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Some Wildflower In My Heart

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Some Wildflower In My Heart

  Books by

  Jamie Langston Turner

  Some Wildflower in My Heart

  A Garden to Keep

  No Dark Valley

  Sometimes a Light Surprises

  Winter Birds


  By the Light of a Thousand Stars

  Some Wildflower in My Heart

  Jamie Langston Turner

  © 1998 by Jamie Langston Turner

  Published by Bethany House Publishers

  11400 Hampshire Avenue South

  Bloomington, Minnesota 55438

  Bethany House Publishers is a division of

  Baker Publishing Group, Grand Rapids, Michigan.

  Ebook edition created 2012

  All rights reserved. No part of this publication may be reproduced, stored in a retrieval system, or transmitted in any form or by any means—for example, electronic, photocopy, recording—without the prior written permission of the publisher. The only exception is brief quotations in printed reviews.

  ISBN 978-1-4412-0442-4

  Library of Congress Cataloging-in-Publication Data is on file at the Library of Congress, Washington, DC.

  The poem “Gifts from the Wildwood” by Archibald Rutledge was taken from the book Deep River and used by permission from the publisher: R.L. Bryan Company.

  Cover design by the Lookout Design, Inc.

  For my parents

  James Tyndall Langston


  Carolyn Louise Thomas Langston

  who planted and watered my garden

  with faith, hope, and love.

  The Lord shall open unto thee his good treasure,

  the heaven to give the rain unto thy land in its season,

  and to bless all the work of thine hand.


  Jamie Langston Turner, author of seven novels and winner of two Christy Awards, has been a teacher for thirty-eight years. Currently a professor of creative writing at Bob Jones University, she lives with her husband in Greenville, South Carolina.



  Books by Jamie Langston Turner

  Title Page



  About the Author


  Something From Oak & Pine

  1. Secret Chambers

  2. Weak and Beggarly Elements

  3. A Continual Dropping

  4. A Shadow of Things to Come

  5. Tutors and Governors

  6. The Voice of Doves

  7. A Tinkling Cymbal

  8. A Live Coal

  9. Night Season

  10. The Fragments That Remain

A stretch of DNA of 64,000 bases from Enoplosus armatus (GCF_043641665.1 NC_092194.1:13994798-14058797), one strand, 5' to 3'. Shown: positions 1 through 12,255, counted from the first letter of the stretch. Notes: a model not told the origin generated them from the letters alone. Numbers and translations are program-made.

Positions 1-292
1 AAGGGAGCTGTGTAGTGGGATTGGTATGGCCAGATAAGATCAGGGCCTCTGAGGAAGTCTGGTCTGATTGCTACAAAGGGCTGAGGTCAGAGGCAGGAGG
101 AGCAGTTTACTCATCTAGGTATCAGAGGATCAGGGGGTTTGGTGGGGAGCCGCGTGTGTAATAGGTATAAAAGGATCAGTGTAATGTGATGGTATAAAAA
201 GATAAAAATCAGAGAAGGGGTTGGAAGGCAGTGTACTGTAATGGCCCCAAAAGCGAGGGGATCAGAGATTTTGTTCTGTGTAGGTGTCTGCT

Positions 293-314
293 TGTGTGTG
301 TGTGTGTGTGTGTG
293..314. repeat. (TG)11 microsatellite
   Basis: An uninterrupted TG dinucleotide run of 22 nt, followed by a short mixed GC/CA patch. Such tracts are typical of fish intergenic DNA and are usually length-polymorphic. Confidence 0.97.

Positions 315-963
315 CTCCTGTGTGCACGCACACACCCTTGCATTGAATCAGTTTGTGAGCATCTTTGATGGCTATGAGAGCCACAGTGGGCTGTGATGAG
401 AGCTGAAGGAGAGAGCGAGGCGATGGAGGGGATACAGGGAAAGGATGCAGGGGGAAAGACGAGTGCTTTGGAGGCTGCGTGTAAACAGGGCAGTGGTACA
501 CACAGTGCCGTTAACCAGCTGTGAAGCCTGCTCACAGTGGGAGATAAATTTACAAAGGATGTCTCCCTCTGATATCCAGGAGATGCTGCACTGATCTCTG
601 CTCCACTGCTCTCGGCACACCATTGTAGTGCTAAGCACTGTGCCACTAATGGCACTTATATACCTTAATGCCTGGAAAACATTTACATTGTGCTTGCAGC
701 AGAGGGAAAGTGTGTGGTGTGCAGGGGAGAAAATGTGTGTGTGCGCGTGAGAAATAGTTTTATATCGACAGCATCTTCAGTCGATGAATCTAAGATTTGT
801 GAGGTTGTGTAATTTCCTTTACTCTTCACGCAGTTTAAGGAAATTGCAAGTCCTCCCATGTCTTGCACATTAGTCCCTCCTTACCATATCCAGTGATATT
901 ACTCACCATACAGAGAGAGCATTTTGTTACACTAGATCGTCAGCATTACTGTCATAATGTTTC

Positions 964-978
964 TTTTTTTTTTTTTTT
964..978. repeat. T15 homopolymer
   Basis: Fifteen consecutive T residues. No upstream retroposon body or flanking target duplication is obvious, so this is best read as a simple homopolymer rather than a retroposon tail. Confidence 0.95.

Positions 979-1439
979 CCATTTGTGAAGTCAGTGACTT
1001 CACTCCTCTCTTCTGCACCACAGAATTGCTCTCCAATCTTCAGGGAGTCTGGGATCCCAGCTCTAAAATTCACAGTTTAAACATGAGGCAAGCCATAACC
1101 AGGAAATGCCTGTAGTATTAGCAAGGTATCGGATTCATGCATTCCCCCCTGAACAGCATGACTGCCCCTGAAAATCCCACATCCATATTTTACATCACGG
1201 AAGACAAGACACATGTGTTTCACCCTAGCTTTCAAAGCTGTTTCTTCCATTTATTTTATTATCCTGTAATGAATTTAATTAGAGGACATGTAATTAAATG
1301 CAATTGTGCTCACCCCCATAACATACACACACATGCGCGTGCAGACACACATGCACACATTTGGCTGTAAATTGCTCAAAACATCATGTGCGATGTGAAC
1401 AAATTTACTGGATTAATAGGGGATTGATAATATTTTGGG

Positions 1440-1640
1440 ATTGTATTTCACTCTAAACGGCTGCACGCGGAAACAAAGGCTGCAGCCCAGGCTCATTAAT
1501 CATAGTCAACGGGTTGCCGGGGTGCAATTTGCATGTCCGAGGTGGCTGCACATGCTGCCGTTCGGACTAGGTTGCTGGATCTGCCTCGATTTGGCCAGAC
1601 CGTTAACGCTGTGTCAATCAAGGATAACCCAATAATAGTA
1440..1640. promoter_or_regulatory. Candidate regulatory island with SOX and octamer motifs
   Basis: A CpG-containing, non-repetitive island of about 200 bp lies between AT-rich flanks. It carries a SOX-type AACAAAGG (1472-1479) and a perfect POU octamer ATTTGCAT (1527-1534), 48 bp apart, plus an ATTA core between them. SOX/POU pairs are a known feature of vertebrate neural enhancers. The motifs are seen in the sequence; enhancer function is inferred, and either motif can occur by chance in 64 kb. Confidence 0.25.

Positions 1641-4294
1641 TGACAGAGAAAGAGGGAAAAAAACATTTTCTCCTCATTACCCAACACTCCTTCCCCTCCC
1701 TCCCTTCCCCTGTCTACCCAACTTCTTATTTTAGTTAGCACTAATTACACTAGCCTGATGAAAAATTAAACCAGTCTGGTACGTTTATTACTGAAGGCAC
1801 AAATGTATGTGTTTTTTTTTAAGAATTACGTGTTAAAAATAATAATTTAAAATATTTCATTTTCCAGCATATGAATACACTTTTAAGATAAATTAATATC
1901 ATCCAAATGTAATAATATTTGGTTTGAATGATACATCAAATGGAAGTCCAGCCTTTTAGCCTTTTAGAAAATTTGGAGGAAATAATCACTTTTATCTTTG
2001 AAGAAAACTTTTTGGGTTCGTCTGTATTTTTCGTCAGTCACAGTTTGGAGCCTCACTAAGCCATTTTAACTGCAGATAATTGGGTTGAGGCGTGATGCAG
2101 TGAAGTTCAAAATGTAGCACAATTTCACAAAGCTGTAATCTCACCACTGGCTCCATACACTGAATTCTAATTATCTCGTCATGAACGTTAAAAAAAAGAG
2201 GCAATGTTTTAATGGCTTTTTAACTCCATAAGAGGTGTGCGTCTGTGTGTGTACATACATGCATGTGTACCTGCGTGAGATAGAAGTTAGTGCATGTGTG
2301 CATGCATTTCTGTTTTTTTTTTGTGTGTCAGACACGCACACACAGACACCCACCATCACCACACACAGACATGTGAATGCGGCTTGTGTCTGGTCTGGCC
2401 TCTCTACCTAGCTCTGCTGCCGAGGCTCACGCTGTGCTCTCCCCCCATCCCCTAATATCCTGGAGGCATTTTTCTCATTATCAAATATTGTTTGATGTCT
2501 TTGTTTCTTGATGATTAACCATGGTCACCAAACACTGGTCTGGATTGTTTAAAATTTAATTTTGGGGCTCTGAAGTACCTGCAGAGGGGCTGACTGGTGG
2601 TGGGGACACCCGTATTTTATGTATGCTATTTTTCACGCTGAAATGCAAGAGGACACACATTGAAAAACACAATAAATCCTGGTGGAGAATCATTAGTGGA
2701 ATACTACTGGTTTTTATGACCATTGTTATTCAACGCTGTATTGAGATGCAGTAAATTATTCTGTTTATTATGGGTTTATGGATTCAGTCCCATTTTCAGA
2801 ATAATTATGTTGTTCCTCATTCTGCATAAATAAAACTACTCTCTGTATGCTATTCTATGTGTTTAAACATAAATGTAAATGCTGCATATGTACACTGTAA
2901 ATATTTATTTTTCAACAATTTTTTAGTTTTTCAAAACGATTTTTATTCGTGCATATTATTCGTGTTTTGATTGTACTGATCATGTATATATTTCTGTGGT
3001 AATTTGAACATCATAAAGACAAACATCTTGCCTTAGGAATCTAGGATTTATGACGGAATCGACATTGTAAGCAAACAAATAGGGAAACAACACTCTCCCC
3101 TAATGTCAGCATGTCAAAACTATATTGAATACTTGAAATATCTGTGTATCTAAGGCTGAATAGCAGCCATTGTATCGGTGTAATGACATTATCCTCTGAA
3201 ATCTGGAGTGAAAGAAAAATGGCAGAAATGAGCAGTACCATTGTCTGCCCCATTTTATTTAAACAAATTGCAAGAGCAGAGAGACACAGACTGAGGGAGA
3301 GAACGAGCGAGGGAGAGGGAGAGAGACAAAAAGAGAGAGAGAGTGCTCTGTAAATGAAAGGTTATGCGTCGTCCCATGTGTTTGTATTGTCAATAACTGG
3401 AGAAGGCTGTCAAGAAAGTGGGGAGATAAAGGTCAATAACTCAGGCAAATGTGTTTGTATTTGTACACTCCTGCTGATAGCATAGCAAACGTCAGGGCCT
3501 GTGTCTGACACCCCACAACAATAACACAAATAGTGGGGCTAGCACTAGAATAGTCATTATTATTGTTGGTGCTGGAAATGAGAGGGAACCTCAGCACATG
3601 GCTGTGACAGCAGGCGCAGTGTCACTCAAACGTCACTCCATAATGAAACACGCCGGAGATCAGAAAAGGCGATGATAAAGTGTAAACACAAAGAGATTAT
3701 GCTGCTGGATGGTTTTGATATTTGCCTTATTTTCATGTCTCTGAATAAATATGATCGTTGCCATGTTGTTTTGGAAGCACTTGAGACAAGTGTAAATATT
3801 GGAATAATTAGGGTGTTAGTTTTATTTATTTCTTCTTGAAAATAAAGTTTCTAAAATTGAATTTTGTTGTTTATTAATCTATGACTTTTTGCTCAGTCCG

To Be Forever Mine

  11. The Handwriting of Ordinances

  12. A Solemn Sound

  13. No Pleasant Bread

  14. Every Evil Work

  15. A Far Country

  16. An Expected End

  17. Deepness of Earth

  18. A Time Appointed

  19. Everlasting Covenant

  20. A More Excellent Way


  When From These Woods I Part

  21. A Little Oil in a Cruse

  22. A Table in the Wilderness

  23. A Watered Garden

  24. Sweet Incense for the Holy Place

  25. An Enduring Substance

  26. Sure Mercies

  27. Every Fenced City

  28. Repairer of the Breach

  29. A Could of Witnesses

  30. Joy in the Presence of Angels


  Back Cover

  Part One

  Something From Oak & Pine


  Secret Chambers

  I first saw Birdie Freeman at a funeral one hard winter day more than a year ago, but I did not meet her then. When she arrived in my life some months later, I had not the vaguest notion that I would one day write a book about her. Had someone suggested such a thing, I would have dismissed him as a fool.

  Had I known that Birdie Freeman was to bring into my life drastic changes, I would have fled to a distant land. But I did not know. How misleading were her plainness and smallness, her quick smile and ready touch. When my eyes first lighted upon her face that January day, I could not begin to know the wrenching pain I was to undergo because of her.

  “Love sought is good but given unsought is better.” Thus says Olivia in Shakespeare’s Twelfth Night. Mine is a story of love unsought.

  My passion is reading. I am haunted by phrases from things I have read and by things I have seen and done as well, though I prefer by far the haunting from things I have read. Many years ago I read a story by a German author named Heinrich Böll that began with the words “One of the strangest interludes in my life.” I do not recall the particulars of the story from which I extracted this single, rather unremarkable phrase, but I have kept it these many years as a memento of the story and have thought of it upon several occasions, for I have had many strange interludes in my life.

  Yesterday, while I was in my office cubicle in the cafeteria at Emma Weldy Elementary School, clearing off the top of my desk for the much-anticipated summer hiatus, it came to me that the phrase was a fitting summary of the past nine months. Indeed, it was one of the strangest interludes in my life, perhaps the strangest, and I must now take the summer before me to sort it out, to write it down as it comes to me. It is a story that demands a spare, straightforward telling, yet it cannot be rushed.